People say that a little stress is good for you, and I can’t disagree with that. Although I was feeling stressed about my upcoming exams, it kept me motivated to work towards my goal. Unlike with when I was depressed, I was actually taking my revision much more seriously. This time around, I actually did care about my exams coming up. Of course, it was important to keep the amount of stress managed – the last thing I wanted was for my stress to progress to anxiety.

Physical and cognitive symptoms


With depression comes a lot of physical symptoms. Thinking back to last year, there were times where I felt severely nauseous, was not eating, was not sleeping, felt confused…the list can go on. Many people also forget about the cognitive features of depression – things like memory loss can happen, and this is extremely distressing.

In fact, in one of my exam modules, we were looking at cognitive examinations in geriatrics. Apparently these examinations are meant to help physicians identify if a patient is beginning to show signs of things like dementia. According to one of our lecturers, one of the disadvantages with these types of examinations was that the symptoms of depression could masquerade as dementia symptoms, thus potentially making it seem as though a patient had dementia when they were in fact depressed.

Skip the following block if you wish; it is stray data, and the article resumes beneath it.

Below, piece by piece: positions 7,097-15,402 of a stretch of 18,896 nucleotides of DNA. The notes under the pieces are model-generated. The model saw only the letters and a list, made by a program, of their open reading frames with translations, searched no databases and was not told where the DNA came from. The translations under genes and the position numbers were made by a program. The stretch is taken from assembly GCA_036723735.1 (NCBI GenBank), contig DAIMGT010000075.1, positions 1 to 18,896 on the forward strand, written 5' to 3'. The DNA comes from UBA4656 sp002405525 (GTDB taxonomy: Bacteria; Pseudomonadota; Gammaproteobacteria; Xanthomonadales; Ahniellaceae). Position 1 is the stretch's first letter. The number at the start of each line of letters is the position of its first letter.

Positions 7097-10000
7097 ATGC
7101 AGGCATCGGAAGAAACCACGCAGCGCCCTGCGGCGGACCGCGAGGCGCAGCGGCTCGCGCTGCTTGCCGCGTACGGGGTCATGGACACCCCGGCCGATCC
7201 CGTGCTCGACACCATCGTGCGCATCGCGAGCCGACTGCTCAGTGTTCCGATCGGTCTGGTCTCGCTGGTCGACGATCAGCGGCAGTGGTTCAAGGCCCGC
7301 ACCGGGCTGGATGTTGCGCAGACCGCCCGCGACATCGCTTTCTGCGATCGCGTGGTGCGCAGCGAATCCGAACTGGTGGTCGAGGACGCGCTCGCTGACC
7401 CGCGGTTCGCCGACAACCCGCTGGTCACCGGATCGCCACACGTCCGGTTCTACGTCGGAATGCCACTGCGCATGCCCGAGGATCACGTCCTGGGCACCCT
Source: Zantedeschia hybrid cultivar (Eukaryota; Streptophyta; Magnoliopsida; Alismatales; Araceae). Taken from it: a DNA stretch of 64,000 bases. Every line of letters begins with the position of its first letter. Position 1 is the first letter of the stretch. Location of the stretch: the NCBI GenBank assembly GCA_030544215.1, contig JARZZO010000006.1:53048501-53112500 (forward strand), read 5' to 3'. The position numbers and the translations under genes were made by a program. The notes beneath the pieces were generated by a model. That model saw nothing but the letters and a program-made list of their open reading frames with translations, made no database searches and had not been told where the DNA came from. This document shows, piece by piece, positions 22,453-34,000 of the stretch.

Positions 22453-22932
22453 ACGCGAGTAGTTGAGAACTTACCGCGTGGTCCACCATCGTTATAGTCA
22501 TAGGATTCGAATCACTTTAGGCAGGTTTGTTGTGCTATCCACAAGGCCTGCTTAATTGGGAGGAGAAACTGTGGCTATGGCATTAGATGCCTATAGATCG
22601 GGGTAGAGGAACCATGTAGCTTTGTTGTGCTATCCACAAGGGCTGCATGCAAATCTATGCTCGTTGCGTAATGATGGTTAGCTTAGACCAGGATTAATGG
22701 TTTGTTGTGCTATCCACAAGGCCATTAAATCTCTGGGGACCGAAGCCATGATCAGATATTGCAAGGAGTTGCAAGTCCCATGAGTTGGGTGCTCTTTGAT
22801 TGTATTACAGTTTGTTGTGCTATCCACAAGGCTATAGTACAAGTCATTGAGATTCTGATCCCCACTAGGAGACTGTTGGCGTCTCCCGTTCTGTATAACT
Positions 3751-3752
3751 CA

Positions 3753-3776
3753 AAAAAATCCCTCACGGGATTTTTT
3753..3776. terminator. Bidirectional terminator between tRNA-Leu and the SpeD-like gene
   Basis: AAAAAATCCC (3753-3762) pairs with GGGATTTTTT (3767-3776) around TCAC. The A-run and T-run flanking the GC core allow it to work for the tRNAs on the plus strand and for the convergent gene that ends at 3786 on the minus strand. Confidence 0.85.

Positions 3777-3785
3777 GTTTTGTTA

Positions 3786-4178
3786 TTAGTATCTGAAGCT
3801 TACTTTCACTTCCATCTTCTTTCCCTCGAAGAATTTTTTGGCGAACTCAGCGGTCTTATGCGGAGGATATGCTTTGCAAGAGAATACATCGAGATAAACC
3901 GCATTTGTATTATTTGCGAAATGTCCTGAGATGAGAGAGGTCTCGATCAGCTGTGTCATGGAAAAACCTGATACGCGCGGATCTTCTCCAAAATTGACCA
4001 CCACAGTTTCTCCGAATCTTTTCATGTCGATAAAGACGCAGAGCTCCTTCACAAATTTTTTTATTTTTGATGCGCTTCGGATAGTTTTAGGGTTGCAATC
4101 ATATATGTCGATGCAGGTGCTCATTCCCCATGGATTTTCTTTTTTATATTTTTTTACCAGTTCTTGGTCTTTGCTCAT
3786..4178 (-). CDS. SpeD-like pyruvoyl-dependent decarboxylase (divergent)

I feel this example shows just how sinister depression can get.


I almost wish I could say that there were no physical symptoms with stress, but that isn’t true. Stress too can provide physical symptoms – although I would argue that the symptoms are no where near as bad as with depression. In fact, the physical symptoms can be rather similar to depression. This is why it can be so difficult to distinguish the two.

In my own experience, however, I didn’t have nearly as much trouble sleeping as I did with depression, I didn’t feel nauseous at all until the day of the exam and cognitive symptoms were not there. Please take note of the in my own experience bit – things could be different for others, and the stuff that I am writing is very much anecdotal rather than solid fact. I also had regular headaches with stress, although perhaps this was more down to me working ridiculously late into the night and ending up sleep deprived.